According to deputy foreign minister Araghchi, previously “We never progressed as far as we have now; we never went so far in drafting. However, there are still differences.”5 When asked about the ‘red lines’ set by Khamenei and whether they made reaching a deal impossible, Zarif replied: “Nothing the supreme leader said is new; this is the consistent position of Iran from the day we started the negotiations.” On June 28, as negotiations were starting, a Twitter account allegedly belonging to Khamenei displayed a picture of Zarif and his team along with the text: “I recognise our negotiators as trustworthy, committed, brave and faithful.” In subsequent interviews with the international media Zarif has proudly referred to this.
However, Iranian conservatives see things differently: for example, ‘Shamisan’ has posted this message: “While the soldiers on the diplomatic front, with the backing of a nation, have taken on the enemy, some, instead of having sympathy with them, are playing another tune.” He said such people in their attitude to the US have tried “to depict an angel … instead of the great Satan”. And the problem is that “when you are sitting opposite an angel, you have no reason not to trust him or resist his aims.”6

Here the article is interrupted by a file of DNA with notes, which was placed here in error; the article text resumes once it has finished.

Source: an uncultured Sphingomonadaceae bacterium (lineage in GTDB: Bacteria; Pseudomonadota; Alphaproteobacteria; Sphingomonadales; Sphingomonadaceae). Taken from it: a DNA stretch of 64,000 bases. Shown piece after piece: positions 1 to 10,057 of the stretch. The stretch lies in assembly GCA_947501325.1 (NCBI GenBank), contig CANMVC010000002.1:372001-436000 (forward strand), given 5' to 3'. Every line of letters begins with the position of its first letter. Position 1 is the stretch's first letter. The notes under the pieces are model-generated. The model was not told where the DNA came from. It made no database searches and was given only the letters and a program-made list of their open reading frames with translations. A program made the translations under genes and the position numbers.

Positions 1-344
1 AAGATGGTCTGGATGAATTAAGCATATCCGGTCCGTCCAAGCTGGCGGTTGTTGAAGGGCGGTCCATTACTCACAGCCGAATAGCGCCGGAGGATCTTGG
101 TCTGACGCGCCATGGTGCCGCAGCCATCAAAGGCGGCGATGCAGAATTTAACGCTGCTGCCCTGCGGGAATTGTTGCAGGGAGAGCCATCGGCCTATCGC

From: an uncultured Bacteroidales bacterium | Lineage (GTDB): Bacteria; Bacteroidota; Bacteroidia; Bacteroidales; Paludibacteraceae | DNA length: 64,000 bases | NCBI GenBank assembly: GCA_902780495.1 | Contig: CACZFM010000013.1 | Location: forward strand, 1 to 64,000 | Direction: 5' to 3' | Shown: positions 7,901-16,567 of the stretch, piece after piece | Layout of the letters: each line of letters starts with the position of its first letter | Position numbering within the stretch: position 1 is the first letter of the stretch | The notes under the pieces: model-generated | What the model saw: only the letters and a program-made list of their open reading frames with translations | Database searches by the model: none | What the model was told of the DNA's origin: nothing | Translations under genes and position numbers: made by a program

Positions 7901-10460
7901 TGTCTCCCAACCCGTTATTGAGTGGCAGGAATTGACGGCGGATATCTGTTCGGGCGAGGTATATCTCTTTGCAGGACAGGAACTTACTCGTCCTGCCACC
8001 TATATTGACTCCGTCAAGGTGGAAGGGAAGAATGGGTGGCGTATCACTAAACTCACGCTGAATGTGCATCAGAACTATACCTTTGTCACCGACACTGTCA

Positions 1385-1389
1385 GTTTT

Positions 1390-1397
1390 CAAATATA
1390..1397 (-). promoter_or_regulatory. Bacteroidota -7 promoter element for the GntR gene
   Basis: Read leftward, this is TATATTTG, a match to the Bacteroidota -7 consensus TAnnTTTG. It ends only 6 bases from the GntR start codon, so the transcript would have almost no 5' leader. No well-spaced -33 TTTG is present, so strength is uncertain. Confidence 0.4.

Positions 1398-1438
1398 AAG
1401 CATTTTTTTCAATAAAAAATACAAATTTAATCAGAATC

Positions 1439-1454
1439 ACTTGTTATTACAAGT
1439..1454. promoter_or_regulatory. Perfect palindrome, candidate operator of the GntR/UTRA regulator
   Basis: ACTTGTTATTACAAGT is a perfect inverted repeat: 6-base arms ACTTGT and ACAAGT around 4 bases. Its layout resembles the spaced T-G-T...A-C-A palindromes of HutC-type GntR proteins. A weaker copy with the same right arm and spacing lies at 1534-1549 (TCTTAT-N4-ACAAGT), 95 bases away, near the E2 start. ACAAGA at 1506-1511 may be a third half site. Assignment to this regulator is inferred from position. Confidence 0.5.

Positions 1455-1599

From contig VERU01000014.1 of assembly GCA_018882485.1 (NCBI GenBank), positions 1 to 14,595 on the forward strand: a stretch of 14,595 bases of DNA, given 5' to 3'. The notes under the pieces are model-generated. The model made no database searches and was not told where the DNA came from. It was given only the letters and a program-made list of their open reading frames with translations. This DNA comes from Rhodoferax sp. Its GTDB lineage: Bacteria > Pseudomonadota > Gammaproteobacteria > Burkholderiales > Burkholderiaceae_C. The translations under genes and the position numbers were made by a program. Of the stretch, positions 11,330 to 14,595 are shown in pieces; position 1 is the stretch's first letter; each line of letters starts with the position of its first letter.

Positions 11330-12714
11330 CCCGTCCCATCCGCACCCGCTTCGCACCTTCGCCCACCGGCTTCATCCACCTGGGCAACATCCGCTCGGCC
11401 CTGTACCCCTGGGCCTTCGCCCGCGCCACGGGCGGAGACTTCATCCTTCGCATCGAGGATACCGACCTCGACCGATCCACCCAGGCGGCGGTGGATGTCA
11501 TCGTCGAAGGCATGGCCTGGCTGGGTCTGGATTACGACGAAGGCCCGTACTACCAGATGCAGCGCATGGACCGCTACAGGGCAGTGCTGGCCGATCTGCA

If these talks result in a final agreement, European cities such as Vienna and Geneva will miss the ministerial gatherings around nuclear negotiations. They are good business for hotels, restaurants - and by all accounts brothels. According to the Reuters news agency, brothel owners in Vienna were looking forward to the extension of the talks. One brothel manager reportedly “declined to say who were his most frequent customers, but made clear that, as far as he was concerned, the longer the negotiations between Iran and six world powers drag on, the better”.7